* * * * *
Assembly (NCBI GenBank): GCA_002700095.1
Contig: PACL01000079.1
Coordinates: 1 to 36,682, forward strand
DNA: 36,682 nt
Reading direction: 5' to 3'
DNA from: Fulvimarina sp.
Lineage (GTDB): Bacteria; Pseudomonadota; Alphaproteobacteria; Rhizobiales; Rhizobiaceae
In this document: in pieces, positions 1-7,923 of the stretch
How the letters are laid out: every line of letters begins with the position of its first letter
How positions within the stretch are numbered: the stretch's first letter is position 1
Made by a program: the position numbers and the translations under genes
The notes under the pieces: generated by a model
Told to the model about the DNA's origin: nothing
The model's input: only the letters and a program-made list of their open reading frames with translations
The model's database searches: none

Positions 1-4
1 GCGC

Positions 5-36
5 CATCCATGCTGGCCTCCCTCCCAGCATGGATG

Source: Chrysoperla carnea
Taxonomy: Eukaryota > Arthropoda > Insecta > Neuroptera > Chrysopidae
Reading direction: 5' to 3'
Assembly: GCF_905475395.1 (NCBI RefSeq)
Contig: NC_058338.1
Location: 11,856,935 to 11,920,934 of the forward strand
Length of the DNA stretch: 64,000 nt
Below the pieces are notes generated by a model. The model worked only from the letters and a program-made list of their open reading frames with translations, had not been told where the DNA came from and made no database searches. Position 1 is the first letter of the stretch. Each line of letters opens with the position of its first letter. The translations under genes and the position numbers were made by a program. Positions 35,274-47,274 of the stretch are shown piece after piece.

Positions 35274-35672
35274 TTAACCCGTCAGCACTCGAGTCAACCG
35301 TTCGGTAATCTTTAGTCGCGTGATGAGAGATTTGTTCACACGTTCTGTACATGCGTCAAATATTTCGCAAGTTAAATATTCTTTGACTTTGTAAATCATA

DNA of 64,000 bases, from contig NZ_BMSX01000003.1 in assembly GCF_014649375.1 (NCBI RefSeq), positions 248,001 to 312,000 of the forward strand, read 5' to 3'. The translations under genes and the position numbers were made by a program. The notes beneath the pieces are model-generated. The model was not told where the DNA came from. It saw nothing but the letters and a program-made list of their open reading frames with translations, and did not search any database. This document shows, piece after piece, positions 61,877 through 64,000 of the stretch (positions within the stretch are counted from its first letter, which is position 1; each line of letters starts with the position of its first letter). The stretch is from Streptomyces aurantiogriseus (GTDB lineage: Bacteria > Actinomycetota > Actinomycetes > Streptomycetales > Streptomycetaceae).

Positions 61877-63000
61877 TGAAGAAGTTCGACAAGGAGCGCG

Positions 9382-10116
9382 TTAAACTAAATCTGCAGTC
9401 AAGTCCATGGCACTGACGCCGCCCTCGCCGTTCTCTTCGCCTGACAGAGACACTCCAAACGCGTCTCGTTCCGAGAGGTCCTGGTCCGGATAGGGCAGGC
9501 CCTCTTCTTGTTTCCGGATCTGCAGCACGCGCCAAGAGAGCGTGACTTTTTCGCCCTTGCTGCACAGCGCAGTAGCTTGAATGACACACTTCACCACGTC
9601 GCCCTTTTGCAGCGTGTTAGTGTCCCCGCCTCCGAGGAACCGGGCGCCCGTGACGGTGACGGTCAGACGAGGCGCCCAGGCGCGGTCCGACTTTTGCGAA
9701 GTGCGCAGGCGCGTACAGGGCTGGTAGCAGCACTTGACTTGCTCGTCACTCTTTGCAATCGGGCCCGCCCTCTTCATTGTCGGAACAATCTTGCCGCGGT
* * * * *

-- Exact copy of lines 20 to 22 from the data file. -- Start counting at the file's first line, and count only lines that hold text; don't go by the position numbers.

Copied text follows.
Source: Chrysoperla carnea
Taxonomy: Eukaryota > Arthropoda > Insecta > Neuroptera > Chrysopidae
Reading direction: 5' to 3'